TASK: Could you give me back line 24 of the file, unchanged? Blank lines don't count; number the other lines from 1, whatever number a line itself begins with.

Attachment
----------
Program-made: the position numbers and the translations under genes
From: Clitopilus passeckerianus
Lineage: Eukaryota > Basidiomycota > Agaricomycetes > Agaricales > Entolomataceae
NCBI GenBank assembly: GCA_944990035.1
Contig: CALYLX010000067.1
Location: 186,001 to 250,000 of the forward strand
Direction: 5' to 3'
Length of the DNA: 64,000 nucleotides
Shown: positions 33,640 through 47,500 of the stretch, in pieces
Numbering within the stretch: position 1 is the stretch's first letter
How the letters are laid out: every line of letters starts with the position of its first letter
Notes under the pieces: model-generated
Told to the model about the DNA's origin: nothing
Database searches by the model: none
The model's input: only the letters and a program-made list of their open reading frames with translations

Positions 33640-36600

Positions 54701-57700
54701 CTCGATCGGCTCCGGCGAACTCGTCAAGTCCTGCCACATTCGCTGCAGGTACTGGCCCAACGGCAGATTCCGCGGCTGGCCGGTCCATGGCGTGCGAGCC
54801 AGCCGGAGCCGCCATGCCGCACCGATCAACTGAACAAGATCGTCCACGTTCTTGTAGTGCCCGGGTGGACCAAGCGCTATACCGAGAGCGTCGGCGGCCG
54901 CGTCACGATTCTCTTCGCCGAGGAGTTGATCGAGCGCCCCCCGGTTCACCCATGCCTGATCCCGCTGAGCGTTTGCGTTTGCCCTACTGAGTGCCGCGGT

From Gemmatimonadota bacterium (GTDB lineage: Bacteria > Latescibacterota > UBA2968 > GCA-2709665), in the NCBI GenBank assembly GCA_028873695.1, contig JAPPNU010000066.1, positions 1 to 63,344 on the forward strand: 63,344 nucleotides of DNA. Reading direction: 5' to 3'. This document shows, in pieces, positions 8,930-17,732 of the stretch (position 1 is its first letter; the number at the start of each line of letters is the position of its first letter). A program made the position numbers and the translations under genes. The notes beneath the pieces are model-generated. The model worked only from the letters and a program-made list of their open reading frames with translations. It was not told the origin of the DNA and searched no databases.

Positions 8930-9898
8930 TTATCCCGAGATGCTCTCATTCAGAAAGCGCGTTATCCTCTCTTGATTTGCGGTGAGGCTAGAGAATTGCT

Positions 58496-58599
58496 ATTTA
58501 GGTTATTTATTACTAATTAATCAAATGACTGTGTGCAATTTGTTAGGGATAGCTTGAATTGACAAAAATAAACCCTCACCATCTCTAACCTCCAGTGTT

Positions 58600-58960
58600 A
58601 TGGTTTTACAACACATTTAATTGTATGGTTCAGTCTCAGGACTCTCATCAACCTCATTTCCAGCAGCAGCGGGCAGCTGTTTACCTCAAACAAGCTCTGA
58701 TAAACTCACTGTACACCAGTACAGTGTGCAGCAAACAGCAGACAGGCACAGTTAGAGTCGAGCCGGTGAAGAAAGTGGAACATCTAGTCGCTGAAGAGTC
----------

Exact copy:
Positions 58496-58599